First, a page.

Methodological considerations for investigating expert interceptive skill in in situ settings
|dc.identifier.citation||Müller, S. and Brenton, J. and Rosalie, S. 2015. Methodological considerations for investigating expert interceptive skill in in situ settings. 4 (4): pp. 254-267.|
|dc.publisher||American Psychological Association|
|dc.title||Methodological considerations for investigating expert interceptive skill in in situ settings|
|dcterms.source.title||Sport, Exercise and Performance Psychology|
This article discusses some key methodological issues related to conducting complex whole body in situ studies involving high-speed interceptive timing skills. The methodological issues that are discussed include the use of object projection machines versus live opponents, the use of multiple opponents (actors), presentation of stimulus information, trial numbers for participants, participant group sample sizes, small-scale comparisons across expertise groups and individuals, as well as timing and accuracy measures. The position argued in each of the foregoing methodological issues is formulated from the theoretical framework of representative task design, where experimental design needs to reflect (and accommodate) the key constraints of the real-world game setting that the researcher intends relevant findings to be generalized. To help conceptualization, a diagram is included showing different methodologies, their degree of representative task design and their respective generalization to the game setting. Collectively, it is hoped that this article will assist researchers in the design, implementation and reporting of in situ studies in expertise and motor skill learning in sport.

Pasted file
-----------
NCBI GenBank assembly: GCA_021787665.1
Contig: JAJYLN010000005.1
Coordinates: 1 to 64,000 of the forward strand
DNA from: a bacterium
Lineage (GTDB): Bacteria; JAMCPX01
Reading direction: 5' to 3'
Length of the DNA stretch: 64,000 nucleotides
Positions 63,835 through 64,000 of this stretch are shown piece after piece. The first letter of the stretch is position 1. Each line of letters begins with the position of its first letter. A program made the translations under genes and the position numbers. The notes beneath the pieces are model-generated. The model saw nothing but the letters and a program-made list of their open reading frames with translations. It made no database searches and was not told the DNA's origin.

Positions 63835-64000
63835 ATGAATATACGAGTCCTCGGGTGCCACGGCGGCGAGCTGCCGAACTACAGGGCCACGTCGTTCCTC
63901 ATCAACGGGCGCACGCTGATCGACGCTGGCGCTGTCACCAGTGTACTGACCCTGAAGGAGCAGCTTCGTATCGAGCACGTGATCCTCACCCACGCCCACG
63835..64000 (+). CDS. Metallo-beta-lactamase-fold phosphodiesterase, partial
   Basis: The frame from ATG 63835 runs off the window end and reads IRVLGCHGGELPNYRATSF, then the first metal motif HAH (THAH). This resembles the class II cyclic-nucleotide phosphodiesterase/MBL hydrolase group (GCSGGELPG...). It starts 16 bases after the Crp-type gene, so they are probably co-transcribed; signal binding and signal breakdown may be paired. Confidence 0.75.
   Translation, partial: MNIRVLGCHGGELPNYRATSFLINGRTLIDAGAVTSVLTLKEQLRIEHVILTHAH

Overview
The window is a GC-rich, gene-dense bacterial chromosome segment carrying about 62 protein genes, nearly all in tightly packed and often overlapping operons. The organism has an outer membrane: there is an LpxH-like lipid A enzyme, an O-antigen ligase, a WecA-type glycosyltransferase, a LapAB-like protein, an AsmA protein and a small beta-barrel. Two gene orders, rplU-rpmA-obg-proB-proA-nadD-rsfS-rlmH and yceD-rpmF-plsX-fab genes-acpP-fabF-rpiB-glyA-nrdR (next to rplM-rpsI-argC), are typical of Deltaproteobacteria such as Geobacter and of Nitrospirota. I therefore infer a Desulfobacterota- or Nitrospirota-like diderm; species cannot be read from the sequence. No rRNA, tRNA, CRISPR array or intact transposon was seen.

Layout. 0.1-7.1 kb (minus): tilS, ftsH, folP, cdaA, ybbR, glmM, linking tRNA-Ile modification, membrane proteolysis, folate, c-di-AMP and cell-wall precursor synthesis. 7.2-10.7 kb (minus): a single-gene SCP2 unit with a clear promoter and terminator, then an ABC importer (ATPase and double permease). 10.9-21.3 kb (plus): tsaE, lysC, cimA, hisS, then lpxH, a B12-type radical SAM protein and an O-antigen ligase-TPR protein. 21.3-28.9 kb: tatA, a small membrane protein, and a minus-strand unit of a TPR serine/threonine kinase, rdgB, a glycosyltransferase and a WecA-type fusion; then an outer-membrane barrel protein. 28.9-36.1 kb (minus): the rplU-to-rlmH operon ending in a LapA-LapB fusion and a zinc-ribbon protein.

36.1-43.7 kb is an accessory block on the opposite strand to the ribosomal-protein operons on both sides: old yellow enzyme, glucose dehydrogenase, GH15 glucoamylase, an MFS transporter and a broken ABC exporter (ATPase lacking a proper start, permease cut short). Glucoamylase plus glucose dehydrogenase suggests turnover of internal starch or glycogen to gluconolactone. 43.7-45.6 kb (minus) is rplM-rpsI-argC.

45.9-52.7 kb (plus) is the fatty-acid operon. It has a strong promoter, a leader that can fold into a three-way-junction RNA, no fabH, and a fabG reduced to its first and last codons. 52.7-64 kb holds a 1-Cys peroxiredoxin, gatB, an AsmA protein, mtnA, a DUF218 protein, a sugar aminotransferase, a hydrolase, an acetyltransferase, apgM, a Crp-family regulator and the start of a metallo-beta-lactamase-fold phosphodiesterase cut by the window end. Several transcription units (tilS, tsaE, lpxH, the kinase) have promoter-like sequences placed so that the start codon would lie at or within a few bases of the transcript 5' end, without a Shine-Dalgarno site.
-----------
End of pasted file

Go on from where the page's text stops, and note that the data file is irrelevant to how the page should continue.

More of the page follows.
|curtin.department||School of Physiotherapy and Exercise Science|
|curtin.accessStatus||Fulltext not available|
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